Art, Identity & Place

How wild places, deep time and archaeology inform my contemporary art process


Self-Portrait as Allegory of Painting

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A re-hash of an image that began as an intaglio print and was put aside for a while before I tackled it again. Technically I wanted to combine oil paint with intaglio print. The image is part of a series about the theme of self-portrait as allegory of painting that seems to have originated in the seventeenth century. In this composition I tried to show how the artist’s mind may discern how light and dark reveal and obscure imagery.

Remaining paintings in this series:

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From 1970 to 2017

 

Comparing Artwork from the last century with that of the 21st century.

The first column consists of my recent artwork which I placed adjacent to the second column. On my website home page are more images from the past, several of which were teaching demos. for students who wanted to explore the styles, techniques and artists of the Modern era. While I likes many aspects of Modernism I wanted to convey  sense of  specific persons and places captured at a particular moment in time which then led me to apply several combinations of style and technique.

On one hand this meant retaining some realism or naturalism in my later work compared to earlier depictions where the figuration was freer but on the other hand, paint was more free flowing and random in recent work but more controlled on earlier images. I like the different qualities of the wet on wet oil medium with random areas of flow, bleeding edges, transparencies and impasto so I gradually left behind some aspects of painting built up by using wet on dry techniques. The result is that I do combinations of both.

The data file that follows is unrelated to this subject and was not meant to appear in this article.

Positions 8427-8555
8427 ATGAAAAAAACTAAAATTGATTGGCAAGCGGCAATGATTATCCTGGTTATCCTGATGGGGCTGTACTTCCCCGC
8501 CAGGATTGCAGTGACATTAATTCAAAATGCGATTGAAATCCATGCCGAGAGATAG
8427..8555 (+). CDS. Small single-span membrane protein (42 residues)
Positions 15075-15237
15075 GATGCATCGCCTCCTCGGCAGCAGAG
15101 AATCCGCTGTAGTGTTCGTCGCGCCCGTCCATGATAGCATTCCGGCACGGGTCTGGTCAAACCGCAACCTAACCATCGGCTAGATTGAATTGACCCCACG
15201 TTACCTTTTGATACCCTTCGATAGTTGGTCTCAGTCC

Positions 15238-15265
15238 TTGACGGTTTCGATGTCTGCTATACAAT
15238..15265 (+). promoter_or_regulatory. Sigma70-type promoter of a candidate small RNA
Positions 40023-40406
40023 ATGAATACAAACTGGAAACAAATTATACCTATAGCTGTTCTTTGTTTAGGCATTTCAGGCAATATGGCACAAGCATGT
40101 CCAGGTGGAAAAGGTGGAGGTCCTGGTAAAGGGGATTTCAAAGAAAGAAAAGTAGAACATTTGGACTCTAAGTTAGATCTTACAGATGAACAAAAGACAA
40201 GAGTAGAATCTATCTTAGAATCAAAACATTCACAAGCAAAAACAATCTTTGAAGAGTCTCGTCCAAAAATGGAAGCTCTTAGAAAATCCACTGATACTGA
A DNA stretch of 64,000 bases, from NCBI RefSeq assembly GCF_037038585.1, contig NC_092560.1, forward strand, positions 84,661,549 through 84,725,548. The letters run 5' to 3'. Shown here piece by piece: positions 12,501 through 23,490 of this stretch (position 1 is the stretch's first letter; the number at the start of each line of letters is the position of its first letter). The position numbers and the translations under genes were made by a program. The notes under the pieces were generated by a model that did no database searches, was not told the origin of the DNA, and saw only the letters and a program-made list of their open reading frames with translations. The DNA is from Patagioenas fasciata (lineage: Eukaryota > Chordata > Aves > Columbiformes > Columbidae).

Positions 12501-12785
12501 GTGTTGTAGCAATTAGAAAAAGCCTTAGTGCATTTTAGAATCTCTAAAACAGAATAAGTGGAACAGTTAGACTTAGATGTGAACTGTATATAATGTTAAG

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‘Interrogating Rock’ – intaglio & metal leaf

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I produced these images on paper by intaglio technique and black ink using a zinc plate. The process began two years ago having done the black and white intaglio I wanted to experiment with metal leaf as a composition element. It was a struggle to apply the leaf ( copper, gold and silver) with ink resulting in several mistakes and badly printed efforts with the leaf tearing and printing in places not intended.

But my disappointment lifted when I looked at them from a distance and saw in these altered random elements an unintended continuation of my environment/geology theme with human interaction as integrated part, not separate from it. So the messy metal leaf became ore bodies as I recalled a period in my life when I lived in mining towns and ventured underground at a copper mine in Tasmania.

The first 3 images worked with some trimming but the others needed chine colle as a composition element and in one I scraped away part of the leaf. In another 7/10 print I combined a plate from another series about Brachina gorge with the first plate as well as applying gold leaf and chine colle.

As a result this type of edition, because although the images vary I retain in each print an element of the first print ie the black intaglio, is termed a variable edition. I prefer this way of printing which can look painterly, perhaps, to traditional editioning where multiples of the same image make up an edition.